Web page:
Abstract: Emotion regulation strategies are used to change the direction, duration, or intensity of an affective experience (Mauss et al., 2007). Putatively maladaptive strategies like avoidance are associated with several forms of psychopathology including generalized anxiety disorder (Roemer et al., 2005), obsessive-compulsive disorder (Abramowitz et al., 2009), and depression (Tull et al., 2004). However, much of the emotion regulation literature has only investigated the use and effectiveness of emotion regulation strategies among primarily White samples. Recent data indicate that contextual variables like racism-related stress are important in understanding relationships between emotion regulation and psychopathology features (Southward et al., 2019; Harmon & Cheavens, in preparation). Previous research also documents the importance of religiosity in managing racism-related stressors (Bierman, 2006). In the present research, we aimed to understand relationships between emotion regulation, psychopathology features, and religion in Black and White Americans. Data were collected from a combined university and community sample.  (N = 400, 42% Black, 57.50% White). All participants self-reported demographic characteristics, their use of the experiential avoidance emotion regulation strategy (Brief Experiential Avoidance Questionnaire, Gámez et al., 2014; BEAQ), and their intrinsic religious beliefs (Duke University Religion Index, Koenig et al., 1997; DUREL). Participants also completed self-report measures of depression (Patient Health Questionanaire-9, Kroenke & Spitzer, 2002; PHQ-9), anxiety (Generalized Anxiety Disorder Scale, Spitzer et al., 2006; GAD-7) and borderline personality disorder features (Personality Assessment Inventory-Borderline Scale, Morey, 1991; PAI-BOR). In order to reduce type 1 error inflation, we created a standardized composite psychopathology score derived from the PHQ-9, GAD-7, and PAI-BOR measures. Regression analyses revealed that the full model, assessing DUREL scores, BEAQ scores, race, and psychopathology features was significant, R2 = .49, F(7, 206) = 28.00, p < .001. Additionally, there were significant main effects of experiential avoidance (t(206) = 5.61, p > .001) and intrinsic religiosity (t(206) = 2.24, p = .026) scores on psychopathology features. There was a significant BEAQ by DUREL interaction, t(206) = -3.13, p = .002, such that the relationship between experiential avoidance scores and psychopathology features was weaker for participants who reported higher intrinsic religiosity. Results also revealed a significant race by DUREL by BEAQ interaction, t(206) = 2.44, p = .015. This suggests that for Black, but not White participants, the relationship between experiential avoidance and psychopathology features was moderated by intrinsic religiosity. That is, the relationship between experiential avoidance and psychopathology features was weaker for Black participants who endorsed high intrinsic religiosity compared to Black participants with lower intrinsic religiosity and White participants. These results provide researchers with critical information about how religion may be an important factor in the psychological experiences of Black Americans. Future research should examine the mechanisms of these relationships to understand how religiosity may buffer negative psychological effects of maladaptive emotion regulation strategies.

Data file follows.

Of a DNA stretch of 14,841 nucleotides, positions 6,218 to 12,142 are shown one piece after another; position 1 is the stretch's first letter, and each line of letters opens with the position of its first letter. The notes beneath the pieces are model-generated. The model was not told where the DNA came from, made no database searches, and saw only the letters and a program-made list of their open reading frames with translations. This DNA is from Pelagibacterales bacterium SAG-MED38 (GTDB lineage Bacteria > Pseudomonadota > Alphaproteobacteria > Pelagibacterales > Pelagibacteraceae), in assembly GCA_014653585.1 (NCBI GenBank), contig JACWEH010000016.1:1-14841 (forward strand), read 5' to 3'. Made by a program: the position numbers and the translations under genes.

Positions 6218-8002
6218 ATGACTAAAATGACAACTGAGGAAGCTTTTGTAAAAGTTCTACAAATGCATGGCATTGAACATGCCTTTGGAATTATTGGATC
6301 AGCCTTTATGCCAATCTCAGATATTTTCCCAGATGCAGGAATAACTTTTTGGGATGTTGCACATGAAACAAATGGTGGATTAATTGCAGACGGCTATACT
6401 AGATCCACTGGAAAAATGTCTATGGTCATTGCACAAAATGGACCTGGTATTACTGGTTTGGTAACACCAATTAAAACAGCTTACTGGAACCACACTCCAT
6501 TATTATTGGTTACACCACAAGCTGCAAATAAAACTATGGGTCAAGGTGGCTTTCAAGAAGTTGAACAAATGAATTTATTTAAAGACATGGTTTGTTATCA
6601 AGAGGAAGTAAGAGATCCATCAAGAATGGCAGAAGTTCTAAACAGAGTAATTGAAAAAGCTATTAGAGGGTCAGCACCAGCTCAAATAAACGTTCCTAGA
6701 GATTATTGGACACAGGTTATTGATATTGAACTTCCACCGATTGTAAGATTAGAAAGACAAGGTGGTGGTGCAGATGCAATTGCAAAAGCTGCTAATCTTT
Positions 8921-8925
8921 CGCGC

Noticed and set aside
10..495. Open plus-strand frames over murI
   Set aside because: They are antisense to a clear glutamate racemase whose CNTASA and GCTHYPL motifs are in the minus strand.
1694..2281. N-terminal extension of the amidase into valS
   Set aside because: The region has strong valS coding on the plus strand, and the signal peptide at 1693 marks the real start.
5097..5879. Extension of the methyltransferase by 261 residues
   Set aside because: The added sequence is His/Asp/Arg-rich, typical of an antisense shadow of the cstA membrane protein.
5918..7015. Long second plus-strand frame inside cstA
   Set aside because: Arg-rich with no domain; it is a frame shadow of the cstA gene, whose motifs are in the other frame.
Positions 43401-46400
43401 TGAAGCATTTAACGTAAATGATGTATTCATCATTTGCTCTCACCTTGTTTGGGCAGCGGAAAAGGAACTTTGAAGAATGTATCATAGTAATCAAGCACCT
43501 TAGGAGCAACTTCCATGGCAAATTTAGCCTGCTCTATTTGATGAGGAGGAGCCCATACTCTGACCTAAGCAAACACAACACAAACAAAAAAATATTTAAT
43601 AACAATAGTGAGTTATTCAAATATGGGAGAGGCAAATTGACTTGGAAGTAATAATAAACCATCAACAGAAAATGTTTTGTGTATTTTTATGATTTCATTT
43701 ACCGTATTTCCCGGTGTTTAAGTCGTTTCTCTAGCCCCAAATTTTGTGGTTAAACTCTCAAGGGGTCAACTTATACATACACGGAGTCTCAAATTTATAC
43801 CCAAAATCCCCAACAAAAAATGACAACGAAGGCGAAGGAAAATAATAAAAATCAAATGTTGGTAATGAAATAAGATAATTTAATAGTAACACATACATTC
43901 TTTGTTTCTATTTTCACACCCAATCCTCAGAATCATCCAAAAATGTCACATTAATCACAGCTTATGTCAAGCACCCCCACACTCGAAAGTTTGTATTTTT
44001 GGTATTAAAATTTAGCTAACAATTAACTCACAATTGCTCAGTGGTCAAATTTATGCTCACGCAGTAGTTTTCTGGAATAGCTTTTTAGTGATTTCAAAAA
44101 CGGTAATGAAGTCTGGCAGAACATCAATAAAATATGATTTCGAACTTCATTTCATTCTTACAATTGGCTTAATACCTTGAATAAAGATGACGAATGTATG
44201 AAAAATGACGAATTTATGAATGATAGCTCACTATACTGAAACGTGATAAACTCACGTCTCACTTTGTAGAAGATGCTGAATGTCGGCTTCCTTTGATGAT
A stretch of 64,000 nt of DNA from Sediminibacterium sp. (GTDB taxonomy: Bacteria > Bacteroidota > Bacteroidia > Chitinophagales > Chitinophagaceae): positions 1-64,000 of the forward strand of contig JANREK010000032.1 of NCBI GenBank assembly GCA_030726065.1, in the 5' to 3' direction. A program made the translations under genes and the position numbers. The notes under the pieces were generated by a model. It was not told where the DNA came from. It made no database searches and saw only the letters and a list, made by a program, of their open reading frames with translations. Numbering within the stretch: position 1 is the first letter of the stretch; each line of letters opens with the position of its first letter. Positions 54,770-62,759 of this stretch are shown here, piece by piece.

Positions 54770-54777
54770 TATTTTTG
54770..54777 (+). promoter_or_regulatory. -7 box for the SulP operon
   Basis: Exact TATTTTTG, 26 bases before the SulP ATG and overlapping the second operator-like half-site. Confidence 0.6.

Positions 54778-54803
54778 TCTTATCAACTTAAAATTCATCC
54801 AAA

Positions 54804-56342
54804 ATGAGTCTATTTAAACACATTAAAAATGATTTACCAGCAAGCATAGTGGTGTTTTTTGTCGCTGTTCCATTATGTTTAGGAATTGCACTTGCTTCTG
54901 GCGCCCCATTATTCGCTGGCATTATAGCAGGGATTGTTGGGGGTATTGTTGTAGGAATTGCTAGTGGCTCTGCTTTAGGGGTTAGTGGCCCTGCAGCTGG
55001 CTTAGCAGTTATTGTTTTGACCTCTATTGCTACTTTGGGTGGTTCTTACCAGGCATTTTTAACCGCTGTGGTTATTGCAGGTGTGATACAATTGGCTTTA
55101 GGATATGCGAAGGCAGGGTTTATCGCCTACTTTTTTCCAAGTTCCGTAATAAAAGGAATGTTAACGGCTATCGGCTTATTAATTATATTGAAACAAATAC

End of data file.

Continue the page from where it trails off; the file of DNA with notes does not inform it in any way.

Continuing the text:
Building a Model for the Relationship Between Failure and Depression: A Pilot Study